My friend Nara and I went to Blue Light Floatation today to float for an hour in a sensory deprivation (float) tank. This is a large, bath tub like pool of water housed in a completely dark enclosure. The water is heated to skin temperature and has 1,000 pounds of epsom salt dissolved in it. The effect is that you float, free from touching anything other than the water, which, because of the temperature, is hard to distinguish from your skin. Your ears rest just below the water and the room is silent. It is pitch black, so there was literally no difference if my eyes were open or closed. There is nothing to smell other than a bit of ozone in the room and assuming my mouth is clean and closed, not much to taste either. They haven’t come up with a way to deprive the idea sensing organ (brain) quite yet.
Upon entering this quite nice facility (actually owner Sam Zeiger’s home) we were sat down and given a brief orientation to the facility and how to use it. Before entering the tank we showered and immediately upon exiting we showered again. Other than that, and how to turn off the light once in the tank, there wasn’t much to learn. The tank is nice in that it has very high ceilings. From what I can tell most tanks require you to climb through a door into a box about 4 feet high. This was very spacious.
Once in the room with the tank I got naked, entered the tank and laid down…….and floated, for one hour. It is an interesting feeling to be free from the senses, to feel the body relax, or not relax, as it attempts to maintain tension or posture when it is so obviously not needed. Much of my time was spent feeling and hearing my body. I could hear/feel my heart beating in my ears. I followed my breath as it moved in through my mouth, down my throat and filled up different areas of my lungs; stomach, chest, back etc.
——–Edited per Nigel’s comments to include what is below—–
The weird thing was about 10-15 minutes into the float I suddenly knew that Sam (owner/operator) knew Sylvia, the woman who ran the ayahuasca retreat in Brazil where Nara and I met. It wasn’t an idea, or a hunch, it was a knowing. When I came out of the the tank (which was virtually sound proof I remind you) Nara said “Sam knows Sylvia!”. I responded something along the lines of ‘I know, where you guys talking about it about ten minutes after I went in?’ They had been. It turns out that Sam’s shelves were full of books about consciousness expansion and psychedelics. Nara had quickly gravitated towards a book about Sekhmet, an egyptian warrior goddess whose presences she had felt while in Brazil.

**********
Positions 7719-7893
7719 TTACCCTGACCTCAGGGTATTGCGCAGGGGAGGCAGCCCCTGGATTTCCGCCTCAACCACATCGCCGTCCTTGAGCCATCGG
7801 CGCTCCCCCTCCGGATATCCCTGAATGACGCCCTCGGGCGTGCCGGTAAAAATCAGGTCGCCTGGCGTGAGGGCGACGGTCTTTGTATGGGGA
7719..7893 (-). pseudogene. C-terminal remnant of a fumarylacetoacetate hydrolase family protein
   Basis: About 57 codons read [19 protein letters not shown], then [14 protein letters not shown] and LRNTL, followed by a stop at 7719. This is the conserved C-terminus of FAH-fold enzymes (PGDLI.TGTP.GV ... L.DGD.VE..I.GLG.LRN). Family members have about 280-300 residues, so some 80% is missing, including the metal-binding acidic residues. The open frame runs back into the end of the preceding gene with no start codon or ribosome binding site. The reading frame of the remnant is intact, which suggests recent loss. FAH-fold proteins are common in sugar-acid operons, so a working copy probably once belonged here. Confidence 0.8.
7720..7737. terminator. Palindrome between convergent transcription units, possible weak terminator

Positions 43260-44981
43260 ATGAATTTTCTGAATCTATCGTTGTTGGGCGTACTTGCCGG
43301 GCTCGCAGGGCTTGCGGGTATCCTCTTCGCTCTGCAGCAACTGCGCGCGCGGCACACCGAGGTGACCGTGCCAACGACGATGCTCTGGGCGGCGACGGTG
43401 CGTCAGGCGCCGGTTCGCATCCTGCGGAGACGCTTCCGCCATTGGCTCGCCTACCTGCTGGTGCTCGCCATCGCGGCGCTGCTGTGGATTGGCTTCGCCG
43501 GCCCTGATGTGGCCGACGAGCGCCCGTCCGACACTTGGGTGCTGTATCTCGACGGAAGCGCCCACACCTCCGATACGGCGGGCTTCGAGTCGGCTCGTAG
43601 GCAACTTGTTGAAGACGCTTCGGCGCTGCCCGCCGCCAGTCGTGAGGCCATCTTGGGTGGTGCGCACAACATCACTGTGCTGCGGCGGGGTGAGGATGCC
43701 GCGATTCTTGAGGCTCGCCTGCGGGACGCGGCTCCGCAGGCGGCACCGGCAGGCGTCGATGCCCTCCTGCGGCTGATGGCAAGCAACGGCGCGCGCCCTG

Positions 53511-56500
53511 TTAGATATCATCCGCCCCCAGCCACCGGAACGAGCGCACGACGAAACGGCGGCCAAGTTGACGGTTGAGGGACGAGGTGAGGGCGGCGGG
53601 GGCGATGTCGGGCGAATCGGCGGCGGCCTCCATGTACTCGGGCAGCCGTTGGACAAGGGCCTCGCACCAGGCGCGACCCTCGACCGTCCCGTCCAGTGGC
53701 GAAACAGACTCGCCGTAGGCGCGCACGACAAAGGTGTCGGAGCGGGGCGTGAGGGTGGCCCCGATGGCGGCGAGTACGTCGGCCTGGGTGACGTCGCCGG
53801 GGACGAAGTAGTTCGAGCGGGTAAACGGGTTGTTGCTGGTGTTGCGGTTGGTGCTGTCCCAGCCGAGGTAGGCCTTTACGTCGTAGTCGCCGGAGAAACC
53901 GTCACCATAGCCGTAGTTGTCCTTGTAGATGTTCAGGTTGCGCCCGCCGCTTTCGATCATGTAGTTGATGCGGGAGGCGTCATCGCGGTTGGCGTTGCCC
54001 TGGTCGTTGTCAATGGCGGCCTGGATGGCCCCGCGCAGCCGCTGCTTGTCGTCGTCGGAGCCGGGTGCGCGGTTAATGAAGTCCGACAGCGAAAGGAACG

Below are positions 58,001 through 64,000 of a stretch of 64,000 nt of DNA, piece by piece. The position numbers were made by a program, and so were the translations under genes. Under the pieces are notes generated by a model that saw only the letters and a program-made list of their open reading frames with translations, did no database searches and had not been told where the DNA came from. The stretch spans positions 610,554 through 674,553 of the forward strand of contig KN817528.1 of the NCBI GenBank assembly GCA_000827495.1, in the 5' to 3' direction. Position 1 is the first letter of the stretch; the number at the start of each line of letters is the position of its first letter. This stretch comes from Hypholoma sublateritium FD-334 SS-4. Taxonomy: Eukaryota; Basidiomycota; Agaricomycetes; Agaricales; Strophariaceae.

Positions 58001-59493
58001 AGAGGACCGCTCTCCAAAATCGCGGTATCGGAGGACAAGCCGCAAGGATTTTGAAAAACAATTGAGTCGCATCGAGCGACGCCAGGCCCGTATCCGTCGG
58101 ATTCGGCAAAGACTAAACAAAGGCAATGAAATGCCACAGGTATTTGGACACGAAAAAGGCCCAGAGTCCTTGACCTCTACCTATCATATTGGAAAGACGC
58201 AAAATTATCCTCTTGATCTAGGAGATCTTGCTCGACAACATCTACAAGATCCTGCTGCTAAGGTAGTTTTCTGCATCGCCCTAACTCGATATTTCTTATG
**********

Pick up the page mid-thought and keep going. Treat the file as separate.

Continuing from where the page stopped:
What is it about drug users noticing more synchronicity in life? Terrence McKenna talks about psychedelics (and marijuana’s) ability to break down barriers that we have constructed in our mind. The idea being that we divide reality into neat little categories, subjects and objects, us and them, and assume that there is nothing arbitrary about these divisions. We assume that the dividing lines are ‘real’. That they are absolute and that there is a need to then find connections between things. The truth may be closer to the mystic idea that all is one and any attempt to create connections assumes boundaries that are simply constructs of the perspective we choose to take on a given situation.
Sure the boundaries serve us, make the world easier to navigate and understand. I wouldn’t be typing this to you without them. But should we allow room for the paradox that they also confine us? Confuse us?
Perhaps Rupert Sheldrake is on to something when he talks about morphic resonance and morphogentic fields and describes the brain as more of a radio than anything with it’s own content or shows to transmit. He postulates that information, memory, exists in a field that our body/minds can attune themselves to and we are thus informed. This fits nicely with the Buddhist notion of the brain as another sensory organ, one that senses ideas. I mentioned a meditation experience earlier where I was able to take my awareness and tune, or not tune, into the brain and it’s neurotic ramblings. Obviously (to me) awareness, consciousness, is something other than the thinking mind. It is something that is aware of the thinking mind. Is it so odd to think that there are other, more subtle means of transmitting information that consciousness is also aware of if/when we relax the artificial boundaries that we have created between what is a valid means of knowing and what is ‘metaphysical nonsense’?
Or have I just done too many drugs?
If that explanation is more comfortable to you then by all means stay closed to other possibilities, but if you are aware of information entering your awareness through means other than rational understanding of the five senses, then perhaps we should start developing other senses as well. Do you know why you are attracted to someone? Why you fall in love? Their ideas? Pheromones? Scent? (is there a difference?) Is there some other transmission of information that happens here? You can explore quantum entanglement if that’s your bent. I’d recommend mixing such things with some open minded explorations of your direct experience.